Sheryl Sandberg also shared a Facebook post about the new privacy tools for users to control their personal data.
Facing the future of STEM to address the gender gap requires taking a hard look at numerous challenges and opportunities: the technology industry is booming. Skilled workers are in high demand, and those leading the charge are at the forefront of innovation. Nevertheless, whether an online service or platform is for commercial or educational purposes, data privacy and security are of utmost importance.
Thus, leaders of major tech companies are engaged in a balancing act between lucrative business, privacy regulations and public trust with regard to massive amounts of personal data.
How might more women and girls be encouraged to enter STEM careers and become high-level executives to safeguard data privacy and security?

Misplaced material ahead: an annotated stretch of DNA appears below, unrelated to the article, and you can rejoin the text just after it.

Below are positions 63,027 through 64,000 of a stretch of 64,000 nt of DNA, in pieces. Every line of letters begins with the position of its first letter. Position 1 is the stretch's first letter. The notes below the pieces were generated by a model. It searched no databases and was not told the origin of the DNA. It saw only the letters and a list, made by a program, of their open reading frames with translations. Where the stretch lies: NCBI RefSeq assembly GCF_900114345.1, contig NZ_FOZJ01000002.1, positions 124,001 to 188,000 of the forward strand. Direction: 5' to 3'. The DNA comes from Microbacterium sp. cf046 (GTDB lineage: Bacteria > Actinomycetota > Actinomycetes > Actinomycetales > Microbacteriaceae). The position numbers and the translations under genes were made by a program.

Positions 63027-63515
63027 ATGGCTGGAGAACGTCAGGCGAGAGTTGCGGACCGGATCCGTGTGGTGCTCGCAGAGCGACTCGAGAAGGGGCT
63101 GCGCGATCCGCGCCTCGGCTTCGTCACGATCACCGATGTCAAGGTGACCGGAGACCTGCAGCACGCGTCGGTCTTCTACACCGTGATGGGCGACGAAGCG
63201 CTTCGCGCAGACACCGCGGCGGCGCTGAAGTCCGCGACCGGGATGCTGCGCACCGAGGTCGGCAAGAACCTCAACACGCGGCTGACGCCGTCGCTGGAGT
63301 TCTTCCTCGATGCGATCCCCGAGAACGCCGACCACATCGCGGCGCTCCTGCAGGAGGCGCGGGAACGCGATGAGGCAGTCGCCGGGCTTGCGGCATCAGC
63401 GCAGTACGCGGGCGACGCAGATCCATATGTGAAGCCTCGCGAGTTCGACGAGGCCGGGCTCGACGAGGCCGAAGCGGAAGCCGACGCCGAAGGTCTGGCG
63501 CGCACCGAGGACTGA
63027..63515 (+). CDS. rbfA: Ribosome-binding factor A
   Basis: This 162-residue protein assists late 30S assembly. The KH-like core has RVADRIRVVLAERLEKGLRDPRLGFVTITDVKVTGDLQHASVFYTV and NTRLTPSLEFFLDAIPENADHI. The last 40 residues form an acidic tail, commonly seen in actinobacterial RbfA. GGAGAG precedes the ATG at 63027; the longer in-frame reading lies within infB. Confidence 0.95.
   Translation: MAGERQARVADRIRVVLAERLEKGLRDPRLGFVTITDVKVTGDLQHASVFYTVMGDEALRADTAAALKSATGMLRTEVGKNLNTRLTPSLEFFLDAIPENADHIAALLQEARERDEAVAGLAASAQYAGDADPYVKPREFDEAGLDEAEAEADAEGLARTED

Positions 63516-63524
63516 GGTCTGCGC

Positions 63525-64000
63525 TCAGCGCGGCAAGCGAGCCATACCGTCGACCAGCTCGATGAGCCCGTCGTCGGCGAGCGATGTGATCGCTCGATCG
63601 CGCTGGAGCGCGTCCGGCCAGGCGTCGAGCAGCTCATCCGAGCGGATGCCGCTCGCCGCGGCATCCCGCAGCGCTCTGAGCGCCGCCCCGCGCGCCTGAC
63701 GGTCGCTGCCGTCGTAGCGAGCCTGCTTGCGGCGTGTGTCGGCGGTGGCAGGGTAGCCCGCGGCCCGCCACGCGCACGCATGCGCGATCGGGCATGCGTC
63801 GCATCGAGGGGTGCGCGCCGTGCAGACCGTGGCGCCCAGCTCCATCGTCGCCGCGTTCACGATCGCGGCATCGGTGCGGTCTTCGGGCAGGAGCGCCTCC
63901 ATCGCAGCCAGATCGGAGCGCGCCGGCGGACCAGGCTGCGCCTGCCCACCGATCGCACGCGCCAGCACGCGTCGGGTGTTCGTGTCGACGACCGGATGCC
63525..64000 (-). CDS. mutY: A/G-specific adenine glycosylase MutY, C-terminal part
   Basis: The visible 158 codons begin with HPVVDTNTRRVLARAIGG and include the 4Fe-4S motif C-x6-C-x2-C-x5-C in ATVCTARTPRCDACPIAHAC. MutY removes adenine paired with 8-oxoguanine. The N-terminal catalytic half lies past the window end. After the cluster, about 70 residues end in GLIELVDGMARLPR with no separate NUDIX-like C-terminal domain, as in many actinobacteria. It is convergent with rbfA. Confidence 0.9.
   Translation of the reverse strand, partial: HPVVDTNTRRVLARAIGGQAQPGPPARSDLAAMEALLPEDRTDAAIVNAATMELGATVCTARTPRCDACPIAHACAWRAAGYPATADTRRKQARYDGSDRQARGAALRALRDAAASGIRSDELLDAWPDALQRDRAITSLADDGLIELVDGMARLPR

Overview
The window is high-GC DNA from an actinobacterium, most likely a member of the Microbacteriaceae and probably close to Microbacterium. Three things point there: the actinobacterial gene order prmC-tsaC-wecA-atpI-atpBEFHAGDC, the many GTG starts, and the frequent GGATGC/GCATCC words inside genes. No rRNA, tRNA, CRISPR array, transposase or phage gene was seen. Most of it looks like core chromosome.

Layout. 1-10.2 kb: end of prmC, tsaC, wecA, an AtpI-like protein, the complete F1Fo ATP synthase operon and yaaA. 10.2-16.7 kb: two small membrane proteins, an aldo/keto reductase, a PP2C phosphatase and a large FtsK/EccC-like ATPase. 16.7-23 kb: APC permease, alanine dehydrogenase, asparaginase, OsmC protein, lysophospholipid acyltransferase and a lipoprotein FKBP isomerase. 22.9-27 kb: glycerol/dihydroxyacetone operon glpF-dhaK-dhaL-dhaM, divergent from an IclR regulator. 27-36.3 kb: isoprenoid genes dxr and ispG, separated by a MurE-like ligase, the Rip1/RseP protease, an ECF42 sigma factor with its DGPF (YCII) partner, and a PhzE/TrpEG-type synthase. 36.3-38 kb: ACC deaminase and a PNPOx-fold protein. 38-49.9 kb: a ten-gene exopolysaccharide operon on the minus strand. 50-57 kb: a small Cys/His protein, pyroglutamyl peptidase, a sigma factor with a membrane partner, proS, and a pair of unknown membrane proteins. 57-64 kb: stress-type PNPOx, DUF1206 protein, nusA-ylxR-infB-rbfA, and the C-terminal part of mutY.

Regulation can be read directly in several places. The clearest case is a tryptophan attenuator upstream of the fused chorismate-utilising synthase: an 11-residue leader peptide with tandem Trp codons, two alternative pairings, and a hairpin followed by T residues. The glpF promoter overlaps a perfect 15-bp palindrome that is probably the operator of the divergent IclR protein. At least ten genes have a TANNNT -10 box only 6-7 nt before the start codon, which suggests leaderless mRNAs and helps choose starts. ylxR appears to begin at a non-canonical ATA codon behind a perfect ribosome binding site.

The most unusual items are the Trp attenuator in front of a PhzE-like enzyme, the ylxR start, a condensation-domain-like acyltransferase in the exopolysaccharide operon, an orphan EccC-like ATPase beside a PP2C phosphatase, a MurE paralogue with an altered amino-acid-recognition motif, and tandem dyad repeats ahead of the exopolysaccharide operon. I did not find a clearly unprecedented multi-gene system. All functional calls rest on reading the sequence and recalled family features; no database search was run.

Education is the first step to empowerment. To reiterate what Yousafzai said, education is about critical thinking “and also allowing you to question things…” Critical thinking is crucial in STEM careers. Qualities such as grit, resilience, and a willingness to take calculated risks are also important. In a digital economy and society, policymakers and leaders of technology companies have to answer “hard questions.” As future executives, politicians and agents of social change, students must be given the opportunity to “question things” through inquiry, research and design thinking. STEM education is about empowerment and a key component to bridging the gender gap, but equitable access to STEM education is more than teaching computer skills. It’s about addressing the misconceptions, social stereotypes, discrimination and self-imposed barriers. It’s about giving students, women and girls, the opportunity to develop the mindsets and dispositions to address real-world problems in a technology-based society; to become 21st-century leaders that safeguard the privacy rights of students and citizens; to charge ahead in their chosen careers with supporting influences.